Senators, mourners remember Miriam’s wisdom, love for PH
Former and incumbent senators led the hundreds of mourners who paid their last respects to former Sen. Miriam Defensor-Santiago on the last day of her wake Saturday.
Sen. Paolo Benigno “Bam” Aquino IV, who came shortly before noon, said that with Santiago’s passing, the country has lost someone who had made a mark in our country’s storied history.
“[H]aving served with her for a few years, I saw her as someone who willingly gave her time and wisdom to the youth. We miss her and our country will miss her… We lost someone who really made a dent in our history,” Aquino told reporters outside the Cathedral Grottos of the Immaculate Conception Cathedral in Cubao, Quezon City.
Aquino said that though people often view Santiago as strict and stern, in reality she was one who was “very gracious, very kind and very generous with her words of wisdom.”
READ: Miriam: an original
He noted that Santiago’s long stint in government, serving the judicial, legislative and executive branches, is an example of how someone could serve the country for so long and still have the respect of the people.
“She was never not important. Till the end, she was still very popular. People listen to her. She was always someone that people looked up to,” he said of Santiago, who was once a regional trial court judge, immigration commissioner and agrarian reform secretary before becoming a three-term senator.
Asked of what Santiago would’ve thought of the honor and service given to her, especially by the youth, Aquino said that she might have already said “something that have blown up the internet.”
Sen. Sonny Angara said that he would best remember Santiago for her nationalistic fervor, taking note of her stand during the Senate’s deliberations on the Enhanced Defense Cooperation Agreement, which she was against to.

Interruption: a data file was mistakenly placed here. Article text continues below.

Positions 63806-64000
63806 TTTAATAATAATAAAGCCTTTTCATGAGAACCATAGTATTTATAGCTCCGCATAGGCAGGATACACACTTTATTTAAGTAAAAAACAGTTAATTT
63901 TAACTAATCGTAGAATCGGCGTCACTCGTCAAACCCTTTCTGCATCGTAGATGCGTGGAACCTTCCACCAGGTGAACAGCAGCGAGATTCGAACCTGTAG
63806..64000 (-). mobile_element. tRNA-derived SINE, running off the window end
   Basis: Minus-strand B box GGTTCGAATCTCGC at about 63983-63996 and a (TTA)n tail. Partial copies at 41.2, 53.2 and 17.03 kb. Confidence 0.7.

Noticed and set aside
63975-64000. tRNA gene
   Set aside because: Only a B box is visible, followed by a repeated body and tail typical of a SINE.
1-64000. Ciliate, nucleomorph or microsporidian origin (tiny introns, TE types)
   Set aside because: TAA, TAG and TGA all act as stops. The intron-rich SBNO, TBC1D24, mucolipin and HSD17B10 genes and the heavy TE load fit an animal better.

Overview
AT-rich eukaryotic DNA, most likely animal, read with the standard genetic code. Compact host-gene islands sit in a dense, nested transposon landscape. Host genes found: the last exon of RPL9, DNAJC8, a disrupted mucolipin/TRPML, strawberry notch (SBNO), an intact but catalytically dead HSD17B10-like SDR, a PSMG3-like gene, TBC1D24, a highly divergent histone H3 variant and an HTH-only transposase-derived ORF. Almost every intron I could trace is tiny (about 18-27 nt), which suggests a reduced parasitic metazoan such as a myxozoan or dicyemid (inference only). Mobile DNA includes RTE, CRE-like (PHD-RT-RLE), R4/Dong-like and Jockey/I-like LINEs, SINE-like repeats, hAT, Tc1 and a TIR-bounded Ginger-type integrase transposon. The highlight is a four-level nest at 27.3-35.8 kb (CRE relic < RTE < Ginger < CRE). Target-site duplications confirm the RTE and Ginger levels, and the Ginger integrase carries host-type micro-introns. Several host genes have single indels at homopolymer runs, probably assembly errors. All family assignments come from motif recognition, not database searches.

He noted that the Senate would likely pursue Santiago’s pending bills that are “pro-Filipino, pro-youth,” such as the Magna Carta for Internet Freedom.
Sen. Joel Villanueva said the he hopes that the legacy left by Santiago would be instilled in the hearts and minds of the people. He took note of the premium Santiago gave on education, especially on the techvoc sector.
Commission on Higher Education Chair Patricia Licuanan said that Filipinos could learn a lesson or two from Santiago’s life given that “very few people are like her, who have no fears and speak up her mind.”
“We can always learn from her, benefit from that kind of brilliance and independence,” Licuanan said.
Apart from Aquino, Villanueva and Angara, Sen. Cynthia Villar and former senators Jun Magsaysay and Gringo Honasan have arrived at Santiago’s wake.
The Senate is not holding a necrological service for Santiago, in keeping with her orders to her staff not to conduct such service. She instead insisted on a “simple” ceremony.
Other government officials who paid their respects to Santiago, as of writing, are: Commission on Elections Chair Andres Bautista, Ambassador Anton Lagdameo Jr. and former executive Secretary Eduardo Ermita. Expected later this afternoon at Santiago’s wake are actress Heart Evangelista, who described the late senator as her second mother, and her husband Sen. Francis “Chiz” Escudero. CDG
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